Tag Archives: pandemics

COVID-19 Restrictions Lifted: Thoughts, Feelings, And (Unexpected) Implications

Mayo Expert: Fla. Will Suffer 'Unnecessary Deaths' As COVID-19 Restrictions  Are Lifted | WJCT NEWS

This past week marked a huge milestone for my home state. Like so many others, the COVID-19 restrictions that have pretty much defined our lives since late March of 2020 were finally lifted. At this very moment, we are no longer in a State of Emergency.

There are no more capacity restrictions on restaurants, bars, gyms, and movie theaters.

There are no more mask requirements that are enforced by the state.

There are no more social distancing requirements for outdoor or indoor events.

Just typing that out put a smile on my face. It also fills me with this strange array of emotions that I don’t quite know how to articulate. Like so many other fellow Americans, I watched this year-long horror show that was the COVID-19 pandemic unfold before my eyes.

I felt it affect me, my friends, my community, and my family in profound ways. I know people who got the disease. Some of them still don’t have their sense of taste and smell back entirely. I know people who have died from this disease. I also was unable to attend major family events, including a wedding, because of this damned disease.

I could go on, but I won’t. It’s just impossible to overstate how big an impact this disease had on our world. It’s going to leave scars that will last years. It’s going to define an entire generation and beyond. If I ever have kids, I’m going to struggle to explain to them what it was like, navigating this pandemic.

For a time, it felt truly apocalyptic. There was a long stretch last year where my dad and I were constantly making up dates for when things would get back to “normal.” At one point, it was May 15th, 2020. At another, we thought the 4th of July would be the end of it. Then, we started looking towards Labor Day.

At some point, we just came to realize that there was no use hoping anymore. We had no idea when this would end. For all we knew, this pandemic would draw out for years. Even after news about a vaccine emerged, we were still skeptical. A life without COVID-19 restrictions still seemed so far away.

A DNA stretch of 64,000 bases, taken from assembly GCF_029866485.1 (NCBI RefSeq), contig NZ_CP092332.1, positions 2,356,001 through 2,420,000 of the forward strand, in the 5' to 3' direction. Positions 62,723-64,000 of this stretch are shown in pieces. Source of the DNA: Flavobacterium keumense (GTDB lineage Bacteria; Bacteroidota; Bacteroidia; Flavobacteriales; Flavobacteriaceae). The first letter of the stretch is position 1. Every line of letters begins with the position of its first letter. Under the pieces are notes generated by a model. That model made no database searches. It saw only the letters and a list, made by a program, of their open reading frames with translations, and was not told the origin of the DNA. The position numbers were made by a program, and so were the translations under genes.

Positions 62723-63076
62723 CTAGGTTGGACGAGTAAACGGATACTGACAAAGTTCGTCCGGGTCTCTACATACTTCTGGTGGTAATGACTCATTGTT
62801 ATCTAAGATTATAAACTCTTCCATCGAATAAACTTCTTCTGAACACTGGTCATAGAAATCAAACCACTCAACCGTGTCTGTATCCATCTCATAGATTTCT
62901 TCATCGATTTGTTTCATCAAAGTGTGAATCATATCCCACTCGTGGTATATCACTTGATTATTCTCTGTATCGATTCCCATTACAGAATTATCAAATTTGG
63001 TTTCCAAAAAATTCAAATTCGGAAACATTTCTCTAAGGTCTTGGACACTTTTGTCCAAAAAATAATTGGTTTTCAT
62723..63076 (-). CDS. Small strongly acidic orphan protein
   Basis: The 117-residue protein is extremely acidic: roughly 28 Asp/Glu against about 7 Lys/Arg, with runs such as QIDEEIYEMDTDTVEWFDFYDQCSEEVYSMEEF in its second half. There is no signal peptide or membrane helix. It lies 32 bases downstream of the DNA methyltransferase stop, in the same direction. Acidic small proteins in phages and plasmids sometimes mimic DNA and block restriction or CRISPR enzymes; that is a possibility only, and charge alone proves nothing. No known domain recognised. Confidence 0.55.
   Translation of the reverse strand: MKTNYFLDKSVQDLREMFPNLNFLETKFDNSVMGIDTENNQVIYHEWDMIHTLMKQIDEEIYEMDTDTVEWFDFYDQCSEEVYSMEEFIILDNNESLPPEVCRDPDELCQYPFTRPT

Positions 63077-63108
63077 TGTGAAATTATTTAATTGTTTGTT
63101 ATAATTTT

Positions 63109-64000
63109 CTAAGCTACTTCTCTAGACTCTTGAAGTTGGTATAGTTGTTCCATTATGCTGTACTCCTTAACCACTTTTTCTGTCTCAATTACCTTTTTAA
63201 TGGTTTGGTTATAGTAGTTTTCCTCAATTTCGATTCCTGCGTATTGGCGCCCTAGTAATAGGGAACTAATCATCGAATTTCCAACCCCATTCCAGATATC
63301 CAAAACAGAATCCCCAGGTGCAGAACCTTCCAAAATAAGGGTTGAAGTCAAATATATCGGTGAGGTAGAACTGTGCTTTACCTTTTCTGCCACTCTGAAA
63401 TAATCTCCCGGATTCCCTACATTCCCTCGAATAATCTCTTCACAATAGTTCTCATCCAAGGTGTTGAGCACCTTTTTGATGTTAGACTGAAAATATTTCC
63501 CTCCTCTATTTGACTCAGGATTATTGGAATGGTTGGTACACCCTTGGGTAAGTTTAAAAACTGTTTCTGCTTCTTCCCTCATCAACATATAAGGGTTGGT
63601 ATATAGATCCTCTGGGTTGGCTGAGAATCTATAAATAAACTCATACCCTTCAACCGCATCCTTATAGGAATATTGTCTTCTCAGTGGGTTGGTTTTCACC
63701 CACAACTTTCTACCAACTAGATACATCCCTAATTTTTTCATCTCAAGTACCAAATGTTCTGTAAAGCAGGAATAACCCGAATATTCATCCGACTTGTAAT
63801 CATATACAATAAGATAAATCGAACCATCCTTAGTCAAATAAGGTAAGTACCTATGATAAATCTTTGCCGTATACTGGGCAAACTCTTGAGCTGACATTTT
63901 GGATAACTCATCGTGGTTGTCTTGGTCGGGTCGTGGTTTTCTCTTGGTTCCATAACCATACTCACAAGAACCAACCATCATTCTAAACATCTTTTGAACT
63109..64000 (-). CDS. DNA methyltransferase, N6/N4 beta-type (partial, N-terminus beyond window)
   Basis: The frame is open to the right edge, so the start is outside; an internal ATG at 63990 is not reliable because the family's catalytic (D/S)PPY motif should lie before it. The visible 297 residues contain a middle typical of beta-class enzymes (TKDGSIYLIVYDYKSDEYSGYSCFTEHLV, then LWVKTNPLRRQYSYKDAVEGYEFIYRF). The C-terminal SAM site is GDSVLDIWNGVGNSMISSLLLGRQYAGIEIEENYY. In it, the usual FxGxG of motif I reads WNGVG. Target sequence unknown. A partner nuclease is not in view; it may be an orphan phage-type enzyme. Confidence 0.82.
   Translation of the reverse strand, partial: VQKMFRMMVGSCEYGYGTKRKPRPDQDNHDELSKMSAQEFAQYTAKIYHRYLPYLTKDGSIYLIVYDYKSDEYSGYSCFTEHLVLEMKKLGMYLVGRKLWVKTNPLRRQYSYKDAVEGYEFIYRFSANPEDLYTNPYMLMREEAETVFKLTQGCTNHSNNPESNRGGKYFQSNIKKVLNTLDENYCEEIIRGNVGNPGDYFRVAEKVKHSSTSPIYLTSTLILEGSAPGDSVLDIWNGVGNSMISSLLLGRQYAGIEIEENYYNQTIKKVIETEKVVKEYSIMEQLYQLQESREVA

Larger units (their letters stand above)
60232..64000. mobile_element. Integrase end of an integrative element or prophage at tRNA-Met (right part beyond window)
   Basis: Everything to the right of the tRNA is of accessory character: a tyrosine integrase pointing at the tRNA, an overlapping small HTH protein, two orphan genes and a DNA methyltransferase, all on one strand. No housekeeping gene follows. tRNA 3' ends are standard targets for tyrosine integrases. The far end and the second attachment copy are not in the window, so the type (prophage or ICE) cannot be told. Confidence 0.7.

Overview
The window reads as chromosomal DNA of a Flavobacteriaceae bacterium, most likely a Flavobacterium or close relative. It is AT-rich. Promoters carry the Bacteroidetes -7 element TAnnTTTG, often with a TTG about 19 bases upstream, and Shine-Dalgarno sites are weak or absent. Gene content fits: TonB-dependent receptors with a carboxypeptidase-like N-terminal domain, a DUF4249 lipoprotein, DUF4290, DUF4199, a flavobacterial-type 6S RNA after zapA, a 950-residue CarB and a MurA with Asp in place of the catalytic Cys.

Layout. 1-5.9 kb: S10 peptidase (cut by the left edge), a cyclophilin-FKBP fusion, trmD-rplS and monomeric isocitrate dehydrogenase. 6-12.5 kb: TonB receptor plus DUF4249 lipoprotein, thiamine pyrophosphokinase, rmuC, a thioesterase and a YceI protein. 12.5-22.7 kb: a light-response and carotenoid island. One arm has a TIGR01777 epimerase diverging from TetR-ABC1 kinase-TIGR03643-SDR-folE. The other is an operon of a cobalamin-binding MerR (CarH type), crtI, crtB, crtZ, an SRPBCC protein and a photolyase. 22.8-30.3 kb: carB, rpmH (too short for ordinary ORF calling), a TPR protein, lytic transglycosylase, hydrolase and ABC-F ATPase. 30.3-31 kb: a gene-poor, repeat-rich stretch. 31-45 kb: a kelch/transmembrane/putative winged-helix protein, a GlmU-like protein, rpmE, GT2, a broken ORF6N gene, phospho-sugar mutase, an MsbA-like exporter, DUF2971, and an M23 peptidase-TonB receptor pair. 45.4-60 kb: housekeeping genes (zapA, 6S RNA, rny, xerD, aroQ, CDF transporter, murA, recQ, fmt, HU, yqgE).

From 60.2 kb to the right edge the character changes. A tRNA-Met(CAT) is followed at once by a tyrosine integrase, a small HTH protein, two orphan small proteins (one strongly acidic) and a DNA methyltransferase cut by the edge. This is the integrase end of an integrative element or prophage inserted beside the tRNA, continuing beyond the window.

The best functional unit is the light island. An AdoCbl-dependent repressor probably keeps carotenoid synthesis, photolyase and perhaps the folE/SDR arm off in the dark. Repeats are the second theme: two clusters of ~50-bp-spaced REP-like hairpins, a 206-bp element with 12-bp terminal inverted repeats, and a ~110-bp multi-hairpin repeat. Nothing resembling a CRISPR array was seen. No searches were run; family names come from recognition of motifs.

Now, that day has come.

However, the effects are still there.

Recently, I went out to have breakfast with my parents at one of our favorite diners. There were no capacity restrictions. There were no mask requirements either. However, a number of people were still wearing masks, including most of the staff. My parents even wore masks when they first entered, even though they’re both fully vaccinated. I didn’t wear one, but I had one with me, just in case.

To some extent, it was downright jarring, not having to wear a mask. Yes, it was liberating in some ways, but it still felt so unusual after having spent over a year under these restrictions. You almost feel more vulnerable not wearing one, especially in an enclosed space like a crowded diner. I’m sure that’s a feeling we’ll have to get used to again, but it doesn’t change one inescapable truth.

This “normal” that we’ve been waiting for doesn’t feel “normal” to us anymore.

I don’t know if that’s temporary or if that’s something that will linger on for years to come. I know people who have stated outright that they’re going to keep wearing masks, even if the number of COVID-19 cases drops to zero. To them, the mask has become just another part of their lives. The see it like a seatbelt or hand soap. It’s not about avoiding a disease anymore. It’s about staying healthy.

That’s an implication that I don’t know that we’ve collectively processed. I certainly haven’t. I’ve no inclination to throw away my masks. I also have no plans to stop the frequent handwashing that I’ve come to embrace since last March. That does lead me to wonder whether this is truly our new “normal.”

I put that in quotes because, now that the state mandated restrictions are lifted, it’s on us to determine what form that normal takes. Will that mean always wearing a mask in certain settings? Just the other day, I went to the grocery store and I still wore a mask. The signs on the front doors saying they were required were still there. Until they come down, I’ll keep doing so.

At the same time, a part of me feels like I’m still adjusting. I’m almost reluctant to embrace a post-pandemic world because I saw how bad it got last year. Maybe that feeling will fade with time. Maybe within a few months, mask wearing will become a rarity and everyone will be eager to put the memories of the pandemic behind them.

I don’t claim to know what will happen. I just know that it’s going to take a while to get out of this mindset that a year of pandemic restrictions has wrought.